The Child Marriage Restraint Act, 1929 was enacted with a view to restrain solemnisation of child marriages.However, subsequently it was amended in 1949 and 1978 in order to raise the age limit of the male and female persons for the purpose of marriage. The Child Marriage Restraint Act, 1929 though restrains solemnisation of child marriages yet it did not declare them to be void or invalid. Since there was a hue and cry in the Society to prevent and provide more deterrent solutions by making stringent provisions to eradicate the evil practice of solemnisation of child marriages, the present Act i.e. The Prohibition of Child Marriage Act, 2006 came into being in the year 2006. The relevant provisions of the Act are as under :
Definitions – In this Act, unless the context otherwise requires-
(a) “child” means a person who, if a male, has not completed twenty-one years of age, and if a female, has not completed eighteen years of age;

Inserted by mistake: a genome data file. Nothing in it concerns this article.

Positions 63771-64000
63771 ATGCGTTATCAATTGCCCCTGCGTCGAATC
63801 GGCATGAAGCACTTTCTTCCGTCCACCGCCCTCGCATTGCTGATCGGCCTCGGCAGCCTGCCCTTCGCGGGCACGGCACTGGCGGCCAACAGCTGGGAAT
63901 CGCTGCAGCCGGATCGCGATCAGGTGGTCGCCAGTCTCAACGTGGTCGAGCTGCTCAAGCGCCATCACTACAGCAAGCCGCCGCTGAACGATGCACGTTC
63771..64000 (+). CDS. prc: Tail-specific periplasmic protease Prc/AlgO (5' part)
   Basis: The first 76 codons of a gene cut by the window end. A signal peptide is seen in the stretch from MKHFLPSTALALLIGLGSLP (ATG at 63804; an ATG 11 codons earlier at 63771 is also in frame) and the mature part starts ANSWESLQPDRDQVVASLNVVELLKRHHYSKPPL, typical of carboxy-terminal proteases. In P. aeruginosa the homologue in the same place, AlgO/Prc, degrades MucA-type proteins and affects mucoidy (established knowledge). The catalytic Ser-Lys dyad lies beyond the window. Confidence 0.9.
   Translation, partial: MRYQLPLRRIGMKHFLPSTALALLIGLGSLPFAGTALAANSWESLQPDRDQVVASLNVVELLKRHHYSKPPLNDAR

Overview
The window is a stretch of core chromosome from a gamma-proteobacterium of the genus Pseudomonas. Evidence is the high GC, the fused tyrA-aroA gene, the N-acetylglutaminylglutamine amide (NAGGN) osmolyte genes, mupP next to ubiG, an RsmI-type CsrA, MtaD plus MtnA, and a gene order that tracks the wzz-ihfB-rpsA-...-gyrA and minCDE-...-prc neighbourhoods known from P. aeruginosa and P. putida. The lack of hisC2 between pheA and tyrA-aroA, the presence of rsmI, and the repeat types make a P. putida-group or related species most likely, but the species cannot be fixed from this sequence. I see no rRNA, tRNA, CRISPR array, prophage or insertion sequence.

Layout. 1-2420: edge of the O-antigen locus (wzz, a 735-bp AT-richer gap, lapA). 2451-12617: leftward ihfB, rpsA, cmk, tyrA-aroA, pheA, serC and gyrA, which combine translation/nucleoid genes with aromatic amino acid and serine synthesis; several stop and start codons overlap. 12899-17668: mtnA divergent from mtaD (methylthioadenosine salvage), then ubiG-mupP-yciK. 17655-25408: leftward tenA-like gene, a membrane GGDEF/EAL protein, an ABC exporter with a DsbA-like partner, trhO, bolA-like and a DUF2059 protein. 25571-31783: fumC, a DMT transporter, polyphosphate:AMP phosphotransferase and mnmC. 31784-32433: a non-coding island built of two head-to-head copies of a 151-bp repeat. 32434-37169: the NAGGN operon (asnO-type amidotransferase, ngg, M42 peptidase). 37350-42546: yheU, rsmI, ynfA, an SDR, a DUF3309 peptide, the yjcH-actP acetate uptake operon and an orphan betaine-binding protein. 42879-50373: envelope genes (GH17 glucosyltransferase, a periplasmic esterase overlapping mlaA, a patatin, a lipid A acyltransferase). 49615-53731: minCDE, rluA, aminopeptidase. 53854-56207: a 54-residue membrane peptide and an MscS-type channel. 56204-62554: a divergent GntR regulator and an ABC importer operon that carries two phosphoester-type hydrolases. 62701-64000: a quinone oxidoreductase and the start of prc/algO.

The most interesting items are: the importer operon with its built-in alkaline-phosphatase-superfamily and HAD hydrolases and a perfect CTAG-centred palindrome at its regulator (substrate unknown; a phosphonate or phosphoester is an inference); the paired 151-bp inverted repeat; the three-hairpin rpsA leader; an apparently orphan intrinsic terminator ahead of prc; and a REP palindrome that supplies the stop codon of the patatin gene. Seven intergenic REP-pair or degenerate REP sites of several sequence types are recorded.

(b) “child marriage” means a marriage to which either of the contracting parties is a child;
(f) “minor” means a person who, under the provisions of the Majority Act, 1875 (9 of 1875) is to be deemed not to have attained his majority.”
9. Punishment for male adult marrying a child – Whoever, being a male adult above eighteen years of age, contracts a child marriage shall be punishable with rigorous imprisonment which may extend to two years or with fine which may extend to one lakh rupees or with both.
10.Punishment for solemnising a child marriage – Whoever performs, conducts or directs or abets any child marriage shall be punishable with rigorous imprisonment which may extend to two years and shall be liable to fine which may extend to one lakh rupees unless he proves that he had reasons to believe that the marriage was not a child marriage.
11.Punishment for promoting or permitting solemnization of child marriages –
(1) Where a child contracts a child marriage, any person having charge of the child, whether as parent or guardian or any other person or in any other capacity, lawful or unlawful, including any member of an organisation or association of persons who does any act to promote the marriage or permits it to be solemnised, or negligently fails to prevent it from being solemnised, including attending or participating in a child marriage, shall be punishable with rigorous imprisonment which may extend to two years and shall also be liable to fine which may extend upto one lakh rupees.